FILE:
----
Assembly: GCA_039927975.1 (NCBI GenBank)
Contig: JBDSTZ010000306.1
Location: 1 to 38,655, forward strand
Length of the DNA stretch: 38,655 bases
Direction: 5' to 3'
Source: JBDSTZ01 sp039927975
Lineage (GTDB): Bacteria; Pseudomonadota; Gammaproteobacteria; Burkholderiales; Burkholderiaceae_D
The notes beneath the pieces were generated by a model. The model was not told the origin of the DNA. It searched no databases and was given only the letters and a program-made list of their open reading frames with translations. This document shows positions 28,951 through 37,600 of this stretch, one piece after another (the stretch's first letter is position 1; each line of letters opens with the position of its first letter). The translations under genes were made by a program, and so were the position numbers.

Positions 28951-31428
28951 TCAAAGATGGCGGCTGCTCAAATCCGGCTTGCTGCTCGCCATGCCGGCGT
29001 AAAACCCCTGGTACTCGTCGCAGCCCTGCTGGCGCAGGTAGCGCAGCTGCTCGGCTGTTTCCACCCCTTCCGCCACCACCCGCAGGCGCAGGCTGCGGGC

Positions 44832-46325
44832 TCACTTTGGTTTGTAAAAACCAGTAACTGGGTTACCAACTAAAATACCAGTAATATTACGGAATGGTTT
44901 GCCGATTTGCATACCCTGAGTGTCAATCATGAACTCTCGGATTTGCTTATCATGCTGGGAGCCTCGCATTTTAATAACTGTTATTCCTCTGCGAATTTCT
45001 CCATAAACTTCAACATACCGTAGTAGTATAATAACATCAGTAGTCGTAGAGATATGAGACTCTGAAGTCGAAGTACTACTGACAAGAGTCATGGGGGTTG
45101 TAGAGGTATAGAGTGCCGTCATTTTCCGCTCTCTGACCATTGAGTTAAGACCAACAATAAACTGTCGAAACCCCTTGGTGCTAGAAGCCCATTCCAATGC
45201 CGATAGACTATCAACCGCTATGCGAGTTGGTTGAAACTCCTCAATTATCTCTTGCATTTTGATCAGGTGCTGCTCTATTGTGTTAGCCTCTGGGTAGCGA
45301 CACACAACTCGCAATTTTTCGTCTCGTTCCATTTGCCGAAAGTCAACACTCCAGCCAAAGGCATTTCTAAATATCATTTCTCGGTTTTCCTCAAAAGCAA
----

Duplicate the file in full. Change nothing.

Assembly: GCA_039927975.1 (NCBI GenBank)
Contig: JBDSTZ010000306.1
Location: 1 to 38,655, forward strand
Length of the DNA stretch: 38,655 bases
Direction: 5' to 3'
Source: JBDSTZ01 sp039927975
Lineage (GTDB): Bacteria; Pseudomonadota; Gammaproteobacteria; Burkholderiales; Burkholderiaceae_D
The notes beneath the pieces were generated by a model. The model was not told the origin of the DNA. It searched no databases and was given only the letters and a program-made list of their open reading frames with translations. This document shows positions 28,951 through 37,600 of this stretch, one piece after another (the stretch's first letter is position 1; each line of letters opens with the position of its first letter). The translations under genes were made by a program, and so were the position numbers.

Positions 28951-31428
28951 TCAAAGATGGCGGCTGCTCAAATCCGGCTTGCTGCTCGCCATGCCGGCGT
29001 AAAACCCCTGGTACTCGTCGCAGCCCTGCTGGCGCAGGTAGCGCAGCTGCTCGGCTGTTTCCACCCCTTCCGCCACCACCCGCAGGCGCAGGCTGCGGGC

Positions 44832-46325
44832 TCACTTTGGTTTGTAAAAACCAGTAACTGGGTTACCAACTAAAATACCAGTAATATTACGGAATGGTTT
44901 GCCGATTTGCATACCCTGAGTGTCAATCATGAACTCTCGGATTTGCTTATCATGCTGGGAGCCTCGCATTTTAATAACTGTTATTCCTCTGCGAATTTCT
45001 CCATAAACTTCAACATACCGTAGTAGTATAATAACATCAGTAGTCGTAGAGATATGAGACTCTGAAGTCGAAGTACTACTGACAAGAGTCATGGGGGTTG
45101 TAGAGGTATAGAGTGCCGTCATTTTCCGCTCTCTGACCATTGAGTTAAGACCAACAATAAACTGTCGAAACCCCTTGGTGCTAGAAGCCCATTCCAATGC
45201 CGATAGACTATCAACCGCTATGCGAGTTGGTTGAAACTCCTCAATTATCTCTTGCATTTTGATCAGGTGCTGCTCTATTGTGTTAGCCTCTGGGTAGCGA
45301 CACACAACTCGCAATTTTTCGTCTCGTTCCATTTGCCGAAAGTCAACACTCCAGCCAAAGGCATTTCTAAATATCATTTCTCGGTTTTCCTCAAAAGCAA